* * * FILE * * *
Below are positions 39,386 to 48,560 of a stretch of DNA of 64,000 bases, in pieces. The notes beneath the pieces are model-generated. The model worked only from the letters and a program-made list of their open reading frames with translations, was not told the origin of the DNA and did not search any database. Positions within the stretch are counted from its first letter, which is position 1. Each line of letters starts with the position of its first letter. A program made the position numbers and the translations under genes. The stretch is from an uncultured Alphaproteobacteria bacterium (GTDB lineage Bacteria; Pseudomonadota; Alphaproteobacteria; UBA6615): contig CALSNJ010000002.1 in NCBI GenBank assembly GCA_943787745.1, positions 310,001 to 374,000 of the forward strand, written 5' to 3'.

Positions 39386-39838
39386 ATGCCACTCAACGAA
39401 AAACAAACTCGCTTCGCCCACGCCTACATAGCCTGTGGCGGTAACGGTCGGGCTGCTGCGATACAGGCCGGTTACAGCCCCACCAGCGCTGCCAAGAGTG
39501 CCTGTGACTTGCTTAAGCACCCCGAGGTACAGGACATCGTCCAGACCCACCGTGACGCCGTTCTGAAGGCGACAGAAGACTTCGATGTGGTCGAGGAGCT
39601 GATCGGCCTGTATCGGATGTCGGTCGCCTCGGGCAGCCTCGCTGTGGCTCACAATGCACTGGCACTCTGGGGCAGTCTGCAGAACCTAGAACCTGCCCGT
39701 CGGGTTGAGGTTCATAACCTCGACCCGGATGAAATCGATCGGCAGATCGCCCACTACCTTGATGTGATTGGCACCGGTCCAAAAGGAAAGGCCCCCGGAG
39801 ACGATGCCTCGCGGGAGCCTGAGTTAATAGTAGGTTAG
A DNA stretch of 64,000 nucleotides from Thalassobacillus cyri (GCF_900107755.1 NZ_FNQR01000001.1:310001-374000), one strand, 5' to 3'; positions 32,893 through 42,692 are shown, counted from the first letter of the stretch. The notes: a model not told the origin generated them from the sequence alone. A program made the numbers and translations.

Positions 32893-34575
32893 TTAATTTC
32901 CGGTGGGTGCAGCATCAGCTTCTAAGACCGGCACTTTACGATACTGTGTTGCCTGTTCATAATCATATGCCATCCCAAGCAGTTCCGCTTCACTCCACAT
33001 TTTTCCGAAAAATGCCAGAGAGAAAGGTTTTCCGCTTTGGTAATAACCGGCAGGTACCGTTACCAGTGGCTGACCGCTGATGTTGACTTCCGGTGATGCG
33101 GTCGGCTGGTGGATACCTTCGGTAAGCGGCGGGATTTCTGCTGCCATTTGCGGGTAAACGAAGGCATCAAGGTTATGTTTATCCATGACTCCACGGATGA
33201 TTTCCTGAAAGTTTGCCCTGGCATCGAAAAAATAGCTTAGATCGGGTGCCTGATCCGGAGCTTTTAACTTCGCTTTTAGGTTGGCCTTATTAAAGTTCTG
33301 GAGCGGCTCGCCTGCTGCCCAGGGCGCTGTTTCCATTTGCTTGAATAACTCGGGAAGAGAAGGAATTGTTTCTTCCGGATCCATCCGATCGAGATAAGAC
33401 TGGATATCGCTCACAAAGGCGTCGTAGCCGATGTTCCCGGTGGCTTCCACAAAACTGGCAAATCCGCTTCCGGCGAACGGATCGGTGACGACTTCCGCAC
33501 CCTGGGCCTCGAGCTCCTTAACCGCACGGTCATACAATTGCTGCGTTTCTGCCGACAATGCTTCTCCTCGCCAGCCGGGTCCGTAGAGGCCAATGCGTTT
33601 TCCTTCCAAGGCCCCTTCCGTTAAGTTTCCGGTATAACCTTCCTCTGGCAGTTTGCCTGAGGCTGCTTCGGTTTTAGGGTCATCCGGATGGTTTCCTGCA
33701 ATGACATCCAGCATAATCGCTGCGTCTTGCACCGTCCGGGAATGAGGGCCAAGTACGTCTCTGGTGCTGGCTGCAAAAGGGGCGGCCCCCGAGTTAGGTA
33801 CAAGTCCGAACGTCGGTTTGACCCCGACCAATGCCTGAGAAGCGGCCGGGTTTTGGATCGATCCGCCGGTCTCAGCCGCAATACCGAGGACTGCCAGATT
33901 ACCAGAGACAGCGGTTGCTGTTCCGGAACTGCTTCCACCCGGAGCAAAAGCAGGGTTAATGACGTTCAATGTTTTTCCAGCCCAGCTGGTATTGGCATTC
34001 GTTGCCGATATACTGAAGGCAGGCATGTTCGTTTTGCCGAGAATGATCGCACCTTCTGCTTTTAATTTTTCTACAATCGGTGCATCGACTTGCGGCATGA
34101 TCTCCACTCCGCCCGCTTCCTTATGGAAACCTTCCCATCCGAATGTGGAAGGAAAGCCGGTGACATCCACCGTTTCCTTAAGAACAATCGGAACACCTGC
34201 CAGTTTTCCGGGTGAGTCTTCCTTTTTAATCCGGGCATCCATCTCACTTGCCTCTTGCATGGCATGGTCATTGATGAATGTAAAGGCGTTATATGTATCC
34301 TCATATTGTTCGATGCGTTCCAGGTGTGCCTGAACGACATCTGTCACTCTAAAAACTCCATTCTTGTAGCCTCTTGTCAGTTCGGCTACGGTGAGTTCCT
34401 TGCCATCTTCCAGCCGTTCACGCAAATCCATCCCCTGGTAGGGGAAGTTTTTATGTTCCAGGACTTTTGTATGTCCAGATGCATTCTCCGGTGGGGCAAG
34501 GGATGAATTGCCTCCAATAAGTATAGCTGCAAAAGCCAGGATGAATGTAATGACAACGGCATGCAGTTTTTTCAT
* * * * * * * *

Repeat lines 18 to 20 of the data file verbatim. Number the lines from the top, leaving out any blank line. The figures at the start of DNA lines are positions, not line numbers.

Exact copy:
33501 CCTGGGCCTCGAGCTCCTTAACCGCACGGTCATACAATTGCTGCGTTTCTGCCGACAATGCTTCTCCTCGCCAGCCGGGTCCGTAGAGGCCAATGCGTTT
33601 TCCTTCCAAGGCCCCTTCCGTTAAGTTTCCGGTATAACCTTCCTCTGGCAGTTTGCCTGAGGCTGCTTCGGTTTTAGGGTCATCCGGATGGTTTCCTGCA
33701 ATGACATCCAGCATAATCGCTGCGTCTTGCACCGTCCGGGAATGAGGGCCAAGTACGTCTCTGGTGCTGGCTGCAAAAGGGGCGGCCCCCGAGTTAGGTA